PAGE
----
Alongside Adam we also had the benefit of Zoe Tucker’s long experience as an art director. Zoe treated us to examples of fabulously illustrated submissions and correspondence from several well-known picture book illustrators. Social media is fast becoming a key way for art directors to spot new talent. Her top tip was to be an avid user of tools like Instagram, as a way for illustrators to create an instant portfolio but also for writers as a jumping off point for possible stories.

There were many interesting discussions during the weekend, but often we returned to the knotty issue of word counts. Amongst my critique group we have recently been discussing requests from editors to cut out at least 150 words from an already skeletal text and the perceived target word count seems to tumble with every conversation. Peter Marley, Commissioning Editor of children’s picture books at Oxford University Press gave us an encouraging range of  500 – 700 words in his discussion about structure – yet he still urged removal of unnecessary text. Maybe what’s important is not the word count but making every word count!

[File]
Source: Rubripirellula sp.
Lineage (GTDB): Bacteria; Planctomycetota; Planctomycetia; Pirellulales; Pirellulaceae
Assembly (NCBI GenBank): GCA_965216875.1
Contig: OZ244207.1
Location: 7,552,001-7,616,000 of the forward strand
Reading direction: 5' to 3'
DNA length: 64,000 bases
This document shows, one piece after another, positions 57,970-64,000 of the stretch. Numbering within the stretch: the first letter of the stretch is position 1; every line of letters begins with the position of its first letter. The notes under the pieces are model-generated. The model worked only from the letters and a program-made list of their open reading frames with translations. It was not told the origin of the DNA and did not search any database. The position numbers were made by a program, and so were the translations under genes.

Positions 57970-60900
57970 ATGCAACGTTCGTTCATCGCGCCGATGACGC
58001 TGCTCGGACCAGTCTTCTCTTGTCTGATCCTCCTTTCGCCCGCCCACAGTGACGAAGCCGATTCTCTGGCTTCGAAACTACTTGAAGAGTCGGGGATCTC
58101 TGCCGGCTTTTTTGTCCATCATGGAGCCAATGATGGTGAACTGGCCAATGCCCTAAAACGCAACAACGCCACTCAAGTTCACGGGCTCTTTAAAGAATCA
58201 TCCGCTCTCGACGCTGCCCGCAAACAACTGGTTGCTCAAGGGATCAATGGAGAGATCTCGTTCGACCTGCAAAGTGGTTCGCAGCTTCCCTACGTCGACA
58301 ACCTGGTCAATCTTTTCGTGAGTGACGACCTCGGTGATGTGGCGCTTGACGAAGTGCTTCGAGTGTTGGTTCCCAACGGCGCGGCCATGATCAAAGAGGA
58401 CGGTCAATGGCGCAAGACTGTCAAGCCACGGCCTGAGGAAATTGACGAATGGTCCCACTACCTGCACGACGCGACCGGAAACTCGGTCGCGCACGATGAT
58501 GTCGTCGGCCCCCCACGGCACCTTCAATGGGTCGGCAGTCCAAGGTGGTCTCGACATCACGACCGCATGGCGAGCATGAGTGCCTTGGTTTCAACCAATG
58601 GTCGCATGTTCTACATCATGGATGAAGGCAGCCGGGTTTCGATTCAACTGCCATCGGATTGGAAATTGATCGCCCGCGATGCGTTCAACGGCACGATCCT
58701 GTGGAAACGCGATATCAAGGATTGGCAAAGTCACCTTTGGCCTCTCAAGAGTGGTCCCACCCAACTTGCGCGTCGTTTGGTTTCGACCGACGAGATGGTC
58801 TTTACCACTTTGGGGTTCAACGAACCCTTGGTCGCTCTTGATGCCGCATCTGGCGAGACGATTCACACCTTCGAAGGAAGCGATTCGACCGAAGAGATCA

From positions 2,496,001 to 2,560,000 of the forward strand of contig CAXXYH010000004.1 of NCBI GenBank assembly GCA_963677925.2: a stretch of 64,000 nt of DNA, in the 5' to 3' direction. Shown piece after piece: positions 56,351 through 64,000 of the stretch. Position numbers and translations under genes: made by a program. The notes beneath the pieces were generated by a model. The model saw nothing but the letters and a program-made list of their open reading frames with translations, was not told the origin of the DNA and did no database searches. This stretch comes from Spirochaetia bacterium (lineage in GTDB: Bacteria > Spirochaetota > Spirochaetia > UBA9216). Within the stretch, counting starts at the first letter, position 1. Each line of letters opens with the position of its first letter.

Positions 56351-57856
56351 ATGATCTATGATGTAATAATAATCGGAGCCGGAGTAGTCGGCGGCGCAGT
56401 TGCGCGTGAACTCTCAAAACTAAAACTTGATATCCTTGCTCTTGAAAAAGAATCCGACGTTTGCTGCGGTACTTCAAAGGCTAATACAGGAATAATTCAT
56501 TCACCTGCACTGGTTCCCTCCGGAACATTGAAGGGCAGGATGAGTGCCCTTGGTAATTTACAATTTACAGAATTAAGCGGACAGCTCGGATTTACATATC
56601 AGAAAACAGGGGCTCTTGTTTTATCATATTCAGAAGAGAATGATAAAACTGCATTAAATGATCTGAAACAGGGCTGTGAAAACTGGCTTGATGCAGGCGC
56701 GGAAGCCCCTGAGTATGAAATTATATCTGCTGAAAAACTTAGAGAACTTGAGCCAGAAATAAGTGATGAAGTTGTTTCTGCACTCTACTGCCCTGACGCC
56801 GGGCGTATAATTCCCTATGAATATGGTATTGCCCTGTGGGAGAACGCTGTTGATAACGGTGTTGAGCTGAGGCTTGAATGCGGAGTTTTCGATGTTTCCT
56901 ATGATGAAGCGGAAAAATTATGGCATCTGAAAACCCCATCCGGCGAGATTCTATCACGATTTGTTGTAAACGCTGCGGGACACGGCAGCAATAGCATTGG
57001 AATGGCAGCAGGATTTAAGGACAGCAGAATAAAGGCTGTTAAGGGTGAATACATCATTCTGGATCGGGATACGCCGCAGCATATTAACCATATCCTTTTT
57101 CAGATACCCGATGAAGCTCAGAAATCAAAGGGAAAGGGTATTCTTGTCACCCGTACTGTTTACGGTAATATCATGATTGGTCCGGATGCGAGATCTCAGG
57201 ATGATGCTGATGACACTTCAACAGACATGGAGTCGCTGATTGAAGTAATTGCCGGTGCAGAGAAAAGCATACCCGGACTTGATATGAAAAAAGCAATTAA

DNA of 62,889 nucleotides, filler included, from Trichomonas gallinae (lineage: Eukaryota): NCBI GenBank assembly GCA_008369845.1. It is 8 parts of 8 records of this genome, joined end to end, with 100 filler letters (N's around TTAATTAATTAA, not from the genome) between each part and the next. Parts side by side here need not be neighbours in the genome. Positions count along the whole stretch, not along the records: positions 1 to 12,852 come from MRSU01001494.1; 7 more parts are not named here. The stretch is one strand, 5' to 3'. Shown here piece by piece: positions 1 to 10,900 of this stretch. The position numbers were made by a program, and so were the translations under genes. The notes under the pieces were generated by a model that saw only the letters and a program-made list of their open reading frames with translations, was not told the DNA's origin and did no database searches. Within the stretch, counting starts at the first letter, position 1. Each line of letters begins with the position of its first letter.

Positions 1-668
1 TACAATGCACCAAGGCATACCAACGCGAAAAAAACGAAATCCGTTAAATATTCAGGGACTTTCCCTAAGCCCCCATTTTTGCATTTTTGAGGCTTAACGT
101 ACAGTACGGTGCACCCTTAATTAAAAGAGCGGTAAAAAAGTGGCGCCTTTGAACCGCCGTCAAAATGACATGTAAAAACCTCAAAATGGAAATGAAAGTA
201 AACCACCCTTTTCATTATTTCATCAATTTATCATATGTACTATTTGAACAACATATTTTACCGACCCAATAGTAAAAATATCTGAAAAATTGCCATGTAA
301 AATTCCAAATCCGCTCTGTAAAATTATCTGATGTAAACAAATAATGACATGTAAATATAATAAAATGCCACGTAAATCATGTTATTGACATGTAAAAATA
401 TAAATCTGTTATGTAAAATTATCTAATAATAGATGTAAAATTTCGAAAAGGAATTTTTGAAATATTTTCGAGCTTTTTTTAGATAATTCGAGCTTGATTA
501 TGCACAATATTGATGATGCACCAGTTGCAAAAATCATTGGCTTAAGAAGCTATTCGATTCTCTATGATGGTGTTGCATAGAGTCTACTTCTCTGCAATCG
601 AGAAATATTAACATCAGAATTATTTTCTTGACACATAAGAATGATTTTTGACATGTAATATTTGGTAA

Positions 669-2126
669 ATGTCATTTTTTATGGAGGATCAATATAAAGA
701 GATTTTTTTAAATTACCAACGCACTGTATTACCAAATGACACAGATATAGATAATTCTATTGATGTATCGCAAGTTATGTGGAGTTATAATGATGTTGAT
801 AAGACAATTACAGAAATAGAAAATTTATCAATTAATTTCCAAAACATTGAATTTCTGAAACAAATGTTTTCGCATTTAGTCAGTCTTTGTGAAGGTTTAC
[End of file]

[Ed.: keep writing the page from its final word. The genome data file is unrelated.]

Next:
“Picture Books are like a building – words can be scaffolding which are gradually removed”

Peter outlined his template for seeing quite quickly if a story is going to essentially “work”. He  broke down the traditional 12 spread layout even further to illustrate how the first three spreads will set up the problem and typically send our hero off on a quest to solve it. The mid-section will give the hero space to solve the problem with the twist or “kink in the road” somewhere around spreads ten or eleven, before their safe return home. I was particularly interested in this “circular structure” which in traditional fairy tales is often described as the “There and back again” model; think of Hans Christian Anderson’s “The Snow Queen” where Gerda goes on her mission to rescue Kai and bring him home. Both are changed by this journey and the reader’s satisfaction lies in what David Lucas described as the “multiple possibilities” they have as a result of their experiences.

Dummy book